TRENTON, N.J. -- New Jersey would abolish the death penalty under a proposal pushed forward yesterday by senators amid fiery debate among lawmakers and emotional pleas from relatives of murder victims to retain the penalty.
The Senate Judiciary Committee voted 8 to 2 to release a bill that would replace the death penalty with life imprisonment without parole.
If approved by lawmakers and Governor Jon S. Corzine, New Jersey would be the first state to abolish capital punishment legislatively since the US Supreme Court allowed states to reinstate it in 1976.
The bill can now be considered by the full Senate. It hasn't received Assembly consideration, although the Assembly speaker is a death penalty opponent, as is Corzine.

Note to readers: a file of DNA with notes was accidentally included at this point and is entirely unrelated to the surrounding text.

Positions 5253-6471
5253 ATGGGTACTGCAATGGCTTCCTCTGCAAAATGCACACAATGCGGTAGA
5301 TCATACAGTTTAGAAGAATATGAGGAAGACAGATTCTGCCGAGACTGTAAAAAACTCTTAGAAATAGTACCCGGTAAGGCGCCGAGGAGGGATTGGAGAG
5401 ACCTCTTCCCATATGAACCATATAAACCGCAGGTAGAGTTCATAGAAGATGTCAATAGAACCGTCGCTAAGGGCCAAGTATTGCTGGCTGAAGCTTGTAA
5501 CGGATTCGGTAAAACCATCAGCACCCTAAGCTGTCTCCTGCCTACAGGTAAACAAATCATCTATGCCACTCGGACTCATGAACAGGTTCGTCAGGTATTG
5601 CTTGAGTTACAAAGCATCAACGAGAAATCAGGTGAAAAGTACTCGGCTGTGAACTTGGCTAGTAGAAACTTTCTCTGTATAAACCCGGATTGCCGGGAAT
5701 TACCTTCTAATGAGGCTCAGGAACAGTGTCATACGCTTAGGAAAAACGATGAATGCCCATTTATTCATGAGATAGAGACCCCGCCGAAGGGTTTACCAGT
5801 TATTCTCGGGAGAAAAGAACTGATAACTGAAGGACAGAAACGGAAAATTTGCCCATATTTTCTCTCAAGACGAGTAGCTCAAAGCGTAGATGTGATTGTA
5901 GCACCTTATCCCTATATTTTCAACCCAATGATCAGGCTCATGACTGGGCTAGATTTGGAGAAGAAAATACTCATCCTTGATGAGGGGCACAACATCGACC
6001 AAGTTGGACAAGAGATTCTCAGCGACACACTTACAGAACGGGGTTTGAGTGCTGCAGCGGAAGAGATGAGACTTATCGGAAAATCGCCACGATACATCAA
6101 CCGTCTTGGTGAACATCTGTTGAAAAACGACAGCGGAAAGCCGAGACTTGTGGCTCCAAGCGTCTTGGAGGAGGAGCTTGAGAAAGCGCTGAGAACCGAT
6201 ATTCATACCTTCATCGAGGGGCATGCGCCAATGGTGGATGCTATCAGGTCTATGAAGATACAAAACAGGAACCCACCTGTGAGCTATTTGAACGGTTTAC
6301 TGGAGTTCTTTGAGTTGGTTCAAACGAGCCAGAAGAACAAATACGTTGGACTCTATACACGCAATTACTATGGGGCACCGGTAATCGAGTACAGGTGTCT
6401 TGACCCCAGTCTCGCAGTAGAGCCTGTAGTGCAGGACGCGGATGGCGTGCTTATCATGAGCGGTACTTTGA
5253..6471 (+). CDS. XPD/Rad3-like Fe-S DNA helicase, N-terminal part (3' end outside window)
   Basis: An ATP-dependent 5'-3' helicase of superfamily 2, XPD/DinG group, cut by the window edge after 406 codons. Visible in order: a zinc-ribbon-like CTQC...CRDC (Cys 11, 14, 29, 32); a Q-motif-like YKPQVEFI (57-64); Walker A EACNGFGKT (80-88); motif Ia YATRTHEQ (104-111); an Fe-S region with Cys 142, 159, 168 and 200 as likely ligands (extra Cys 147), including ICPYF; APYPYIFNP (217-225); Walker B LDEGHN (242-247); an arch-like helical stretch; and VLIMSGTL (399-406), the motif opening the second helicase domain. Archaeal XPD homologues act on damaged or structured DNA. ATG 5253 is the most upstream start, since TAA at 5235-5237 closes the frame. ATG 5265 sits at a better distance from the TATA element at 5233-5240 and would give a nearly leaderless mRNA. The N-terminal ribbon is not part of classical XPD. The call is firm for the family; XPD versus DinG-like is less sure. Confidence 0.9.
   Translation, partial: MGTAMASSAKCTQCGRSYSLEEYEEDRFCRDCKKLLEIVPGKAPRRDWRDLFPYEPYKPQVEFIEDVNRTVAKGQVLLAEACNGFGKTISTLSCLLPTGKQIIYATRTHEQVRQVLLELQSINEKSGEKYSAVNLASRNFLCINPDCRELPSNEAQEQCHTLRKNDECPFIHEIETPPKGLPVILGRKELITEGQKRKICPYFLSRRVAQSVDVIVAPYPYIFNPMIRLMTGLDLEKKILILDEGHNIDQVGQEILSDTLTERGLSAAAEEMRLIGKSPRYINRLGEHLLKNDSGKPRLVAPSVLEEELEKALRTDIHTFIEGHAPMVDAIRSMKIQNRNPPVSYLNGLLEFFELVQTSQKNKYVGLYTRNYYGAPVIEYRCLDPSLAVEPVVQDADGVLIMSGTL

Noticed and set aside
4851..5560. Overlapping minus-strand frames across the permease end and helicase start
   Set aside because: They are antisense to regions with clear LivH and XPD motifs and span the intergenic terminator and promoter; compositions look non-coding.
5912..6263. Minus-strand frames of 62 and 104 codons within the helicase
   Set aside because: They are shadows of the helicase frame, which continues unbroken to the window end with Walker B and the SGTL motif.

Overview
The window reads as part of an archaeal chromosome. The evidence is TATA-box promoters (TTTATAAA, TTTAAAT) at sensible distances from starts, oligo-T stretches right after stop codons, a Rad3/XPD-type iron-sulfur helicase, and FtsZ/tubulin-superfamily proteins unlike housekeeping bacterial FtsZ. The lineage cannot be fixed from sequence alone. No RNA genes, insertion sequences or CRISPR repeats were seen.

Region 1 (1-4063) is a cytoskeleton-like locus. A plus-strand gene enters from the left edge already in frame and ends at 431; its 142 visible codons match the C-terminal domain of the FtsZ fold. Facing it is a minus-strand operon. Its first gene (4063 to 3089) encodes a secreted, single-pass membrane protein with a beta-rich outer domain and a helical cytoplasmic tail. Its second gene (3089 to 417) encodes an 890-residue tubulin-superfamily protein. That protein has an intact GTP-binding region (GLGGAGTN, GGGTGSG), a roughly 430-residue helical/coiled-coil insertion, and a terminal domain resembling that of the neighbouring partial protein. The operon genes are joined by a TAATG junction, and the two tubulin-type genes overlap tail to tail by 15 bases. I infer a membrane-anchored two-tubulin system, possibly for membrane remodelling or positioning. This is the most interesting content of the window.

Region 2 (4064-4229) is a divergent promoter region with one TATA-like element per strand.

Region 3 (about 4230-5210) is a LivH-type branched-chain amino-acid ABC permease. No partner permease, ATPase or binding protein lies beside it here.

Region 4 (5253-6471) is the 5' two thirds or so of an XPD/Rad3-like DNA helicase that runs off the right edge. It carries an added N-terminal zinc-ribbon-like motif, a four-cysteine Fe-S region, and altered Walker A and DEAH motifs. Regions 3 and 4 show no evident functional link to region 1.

The bill stems from a January report by a special state commission that found that the death penalty was a more expensive sentence than life in prison and did not deter murder.
"The death penalty has no reason to exist in a civilized society," said Senator Raymond Lesniak, Democrat of Union. "It stands in direct contrast to our evolving standards of decency."
In a separate development yesterday, New Jersey moved closer toward becoming the second state, after California, to outlaw the powerful .50-caliber rifle that critics contend could be used in terrorist attacks.